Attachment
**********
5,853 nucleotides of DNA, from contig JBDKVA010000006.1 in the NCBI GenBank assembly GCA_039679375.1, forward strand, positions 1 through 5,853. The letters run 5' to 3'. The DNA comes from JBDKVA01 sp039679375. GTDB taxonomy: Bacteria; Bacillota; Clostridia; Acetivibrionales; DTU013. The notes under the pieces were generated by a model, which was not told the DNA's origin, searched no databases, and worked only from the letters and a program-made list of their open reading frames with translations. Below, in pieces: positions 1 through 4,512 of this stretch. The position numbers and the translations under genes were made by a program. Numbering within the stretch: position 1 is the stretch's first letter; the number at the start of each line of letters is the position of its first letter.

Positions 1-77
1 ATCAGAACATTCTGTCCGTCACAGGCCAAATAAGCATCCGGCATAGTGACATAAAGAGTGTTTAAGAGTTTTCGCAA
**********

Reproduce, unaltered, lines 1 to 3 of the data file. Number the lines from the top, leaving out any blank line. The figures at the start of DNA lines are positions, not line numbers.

5,853 nucleotides of DNA, from contig JBDKVA010000006.1 in the NCBI GenBank assembly GCA_039679375.1, forward strand, positions 1 through 5,853. The letters run 5' to 3'. The DNA comes from JBDKVA01 sp039679375. GTDB taxonomy: Bacteria; Bacillota; Clostridia; Acetivibrionales; DTU013. The notes under the pieces were generated by a model, which was not told the DNA's origin, searched no databases, and worked only from the letters and a program-made list of their open reading frames with translations. Below, in pieces: positions 1 through 4,512 of this stretch. The position numbers and the translations under genes were made by a program. Numbering within the stretch: position 1 is the stretch's first letter; the number at the start of each line of letters is the position of its first letter.

Positions 1-77
1 ATCAGAACATTCTGTCCGTCACAGGCCAAATAAGCATCCGGCATAGTGACATAAAGAGTGTTTAAGAGTTTTCGCAA